The European Union plans to legislate a law requiring technology companies to tackle online child abuse. EU Home Affairs Commissioner, Ylva Johansson, told Germany’s Welt am Sonntag that internet service providers and social media firms had reported 22 million offenses related to child sexual abuse in 2020, up from 17 million in 2019.
Johansson hinted at proposing legislation related to online child abuse
Johansson said the fight against the abuse of minors should be better coordinated and a specialist European center was needed to improve prevention, law enforcement, and victim support. She was also quoted saying; “I will propose legislation in the coming months that will require companies to detect, report, and remove child sexual abuse.”
Under current EU rules, social media networks and tech companies such as Facebook and Google have a choice whether or not to follow up on offenses. But, the commissioner said that once the law is approved the voluntary reports provided by tech firms won’t be sufficient to tackle online child abuse.
UK data watchdog seeks clarification with Meta over the same issue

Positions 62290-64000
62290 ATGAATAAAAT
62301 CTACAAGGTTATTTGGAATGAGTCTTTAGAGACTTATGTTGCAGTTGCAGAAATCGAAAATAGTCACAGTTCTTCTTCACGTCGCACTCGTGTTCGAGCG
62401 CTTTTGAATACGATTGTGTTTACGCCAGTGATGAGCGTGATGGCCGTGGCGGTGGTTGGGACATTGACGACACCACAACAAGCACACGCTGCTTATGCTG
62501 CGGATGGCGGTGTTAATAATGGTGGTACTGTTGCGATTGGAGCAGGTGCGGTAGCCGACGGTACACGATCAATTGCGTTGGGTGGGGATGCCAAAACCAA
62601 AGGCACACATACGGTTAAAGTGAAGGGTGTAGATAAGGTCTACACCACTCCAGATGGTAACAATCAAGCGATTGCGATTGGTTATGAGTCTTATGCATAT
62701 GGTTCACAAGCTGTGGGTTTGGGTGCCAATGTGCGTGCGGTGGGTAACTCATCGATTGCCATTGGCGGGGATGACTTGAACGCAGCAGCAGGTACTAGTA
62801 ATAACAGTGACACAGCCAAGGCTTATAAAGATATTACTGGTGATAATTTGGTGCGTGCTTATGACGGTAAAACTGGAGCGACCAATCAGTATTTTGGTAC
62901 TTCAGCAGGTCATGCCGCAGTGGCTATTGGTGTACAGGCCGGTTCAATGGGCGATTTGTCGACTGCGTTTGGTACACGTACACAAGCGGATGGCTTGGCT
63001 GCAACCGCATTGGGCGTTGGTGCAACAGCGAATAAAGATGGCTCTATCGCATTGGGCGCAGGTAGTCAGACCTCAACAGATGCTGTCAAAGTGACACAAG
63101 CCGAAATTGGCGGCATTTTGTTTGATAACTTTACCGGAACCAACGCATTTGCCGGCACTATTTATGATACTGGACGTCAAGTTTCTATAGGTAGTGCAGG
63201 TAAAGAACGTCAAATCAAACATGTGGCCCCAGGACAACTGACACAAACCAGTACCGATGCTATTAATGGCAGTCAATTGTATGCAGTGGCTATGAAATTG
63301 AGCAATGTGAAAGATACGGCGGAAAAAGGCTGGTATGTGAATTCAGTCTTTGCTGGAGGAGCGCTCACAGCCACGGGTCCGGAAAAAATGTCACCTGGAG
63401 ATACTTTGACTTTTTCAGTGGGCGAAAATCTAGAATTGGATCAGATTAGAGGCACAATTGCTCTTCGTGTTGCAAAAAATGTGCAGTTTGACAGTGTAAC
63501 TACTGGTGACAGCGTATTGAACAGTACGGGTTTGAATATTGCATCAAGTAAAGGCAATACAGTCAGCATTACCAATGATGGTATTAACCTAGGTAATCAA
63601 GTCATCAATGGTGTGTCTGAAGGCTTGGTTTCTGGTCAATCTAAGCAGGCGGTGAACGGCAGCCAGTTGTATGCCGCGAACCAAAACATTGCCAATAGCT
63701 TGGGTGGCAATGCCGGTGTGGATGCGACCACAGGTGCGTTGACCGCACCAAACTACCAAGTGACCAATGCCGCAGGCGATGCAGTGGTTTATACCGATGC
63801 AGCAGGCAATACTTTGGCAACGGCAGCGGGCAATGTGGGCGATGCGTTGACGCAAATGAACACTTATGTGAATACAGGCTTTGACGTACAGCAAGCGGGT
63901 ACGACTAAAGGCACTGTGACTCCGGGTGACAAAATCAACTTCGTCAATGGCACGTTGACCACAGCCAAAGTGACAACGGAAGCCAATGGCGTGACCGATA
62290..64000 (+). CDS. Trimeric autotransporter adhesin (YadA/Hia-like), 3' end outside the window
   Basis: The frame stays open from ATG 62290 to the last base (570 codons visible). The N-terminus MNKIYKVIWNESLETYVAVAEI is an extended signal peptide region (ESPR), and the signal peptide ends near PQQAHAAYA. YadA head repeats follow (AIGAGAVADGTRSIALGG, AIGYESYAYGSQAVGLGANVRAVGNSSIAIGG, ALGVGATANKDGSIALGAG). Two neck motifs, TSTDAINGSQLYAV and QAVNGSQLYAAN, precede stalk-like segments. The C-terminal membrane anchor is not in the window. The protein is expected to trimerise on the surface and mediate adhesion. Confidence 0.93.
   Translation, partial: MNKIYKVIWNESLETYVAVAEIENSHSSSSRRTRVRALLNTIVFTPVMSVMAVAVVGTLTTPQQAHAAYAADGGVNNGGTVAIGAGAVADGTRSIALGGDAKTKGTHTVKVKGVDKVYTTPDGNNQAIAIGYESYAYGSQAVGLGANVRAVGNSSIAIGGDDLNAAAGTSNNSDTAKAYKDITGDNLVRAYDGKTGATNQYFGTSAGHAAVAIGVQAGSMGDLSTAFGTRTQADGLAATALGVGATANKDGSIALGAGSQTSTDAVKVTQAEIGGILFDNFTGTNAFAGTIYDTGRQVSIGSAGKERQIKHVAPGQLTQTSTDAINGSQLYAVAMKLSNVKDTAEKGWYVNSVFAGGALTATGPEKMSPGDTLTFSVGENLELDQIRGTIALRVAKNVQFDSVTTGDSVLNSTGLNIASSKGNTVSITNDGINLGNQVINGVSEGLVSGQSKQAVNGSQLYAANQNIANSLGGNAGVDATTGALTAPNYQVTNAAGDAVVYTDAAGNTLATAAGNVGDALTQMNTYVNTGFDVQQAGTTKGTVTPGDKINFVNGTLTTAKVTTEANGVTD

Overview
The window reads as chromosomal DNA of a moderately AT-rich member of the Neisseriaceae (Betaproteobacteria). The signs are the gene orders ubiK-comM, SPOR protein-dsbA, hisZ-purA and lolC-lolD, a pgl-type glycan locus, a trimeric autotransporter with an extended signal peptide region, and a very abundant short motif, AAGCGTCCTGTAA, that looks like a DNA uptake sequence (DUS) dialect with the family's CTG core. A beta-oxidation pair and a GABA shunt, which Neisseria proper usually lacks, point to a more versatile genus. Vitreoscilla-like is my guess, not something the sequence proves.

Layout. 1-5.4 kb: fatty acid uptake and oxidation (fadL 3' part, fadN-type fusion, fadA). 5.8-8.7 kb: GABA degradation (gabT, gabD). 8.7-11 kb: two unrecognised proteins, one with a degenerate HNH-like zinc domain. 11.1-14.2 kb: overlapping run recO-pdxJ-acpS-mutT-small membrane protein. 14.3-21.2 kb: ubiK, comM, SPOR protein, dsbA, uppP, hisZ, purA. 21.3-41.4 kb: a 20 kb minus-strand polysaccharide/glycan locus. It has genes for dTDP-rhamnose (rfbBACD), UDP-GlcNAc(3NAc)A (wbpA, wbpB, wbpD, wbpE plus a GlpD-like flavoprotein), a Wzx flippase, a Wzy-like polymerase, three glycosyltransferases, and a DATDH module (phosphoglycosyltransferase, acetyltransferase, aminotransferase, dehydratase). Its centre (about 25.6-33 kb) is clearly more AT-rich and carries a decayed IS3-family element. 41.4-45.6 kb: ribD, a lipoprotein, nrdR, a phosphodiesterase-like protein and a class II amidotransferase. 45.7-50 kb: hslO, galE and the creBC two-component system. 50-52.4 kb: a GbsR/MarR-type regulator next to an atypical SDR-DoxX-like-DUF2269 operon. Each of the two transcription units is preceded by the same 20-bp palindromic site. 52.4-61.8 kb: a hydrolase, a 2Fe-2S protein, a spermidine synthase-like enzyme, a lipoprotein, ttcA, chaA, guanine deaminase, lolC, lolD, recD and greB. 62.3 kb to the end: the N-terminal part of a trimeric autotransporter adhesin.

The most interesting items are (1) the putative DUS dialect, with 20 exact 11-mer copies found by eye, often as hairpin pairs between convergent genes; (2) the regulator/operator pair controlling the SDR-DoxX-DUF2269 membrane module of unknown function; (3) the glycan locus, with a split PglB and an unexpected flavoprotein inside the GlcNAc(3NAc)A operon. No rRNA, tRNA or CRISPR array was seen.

The UK’s data watchdog is seeking clarification from Mark Zuckerberg’s Meta about parental controls on its popular virtual reality headset. The Information Commissioner’s Office said it had planned further discussions with the Facebook and Instagram owner about its £300 Oculus Quest 2 device. Meanwhile, the child safety experts have also warned that the headset’s lack of parental control – would enable parents to block unwanted content.
The International Commissioner’s Office said; “We are planning further discussions with Meta on its children’s privacy and data protection by design approaches to Oculus products and virtual reality services. Parents and children who have concerns about how their data is being handled can complain to us at the ICO.”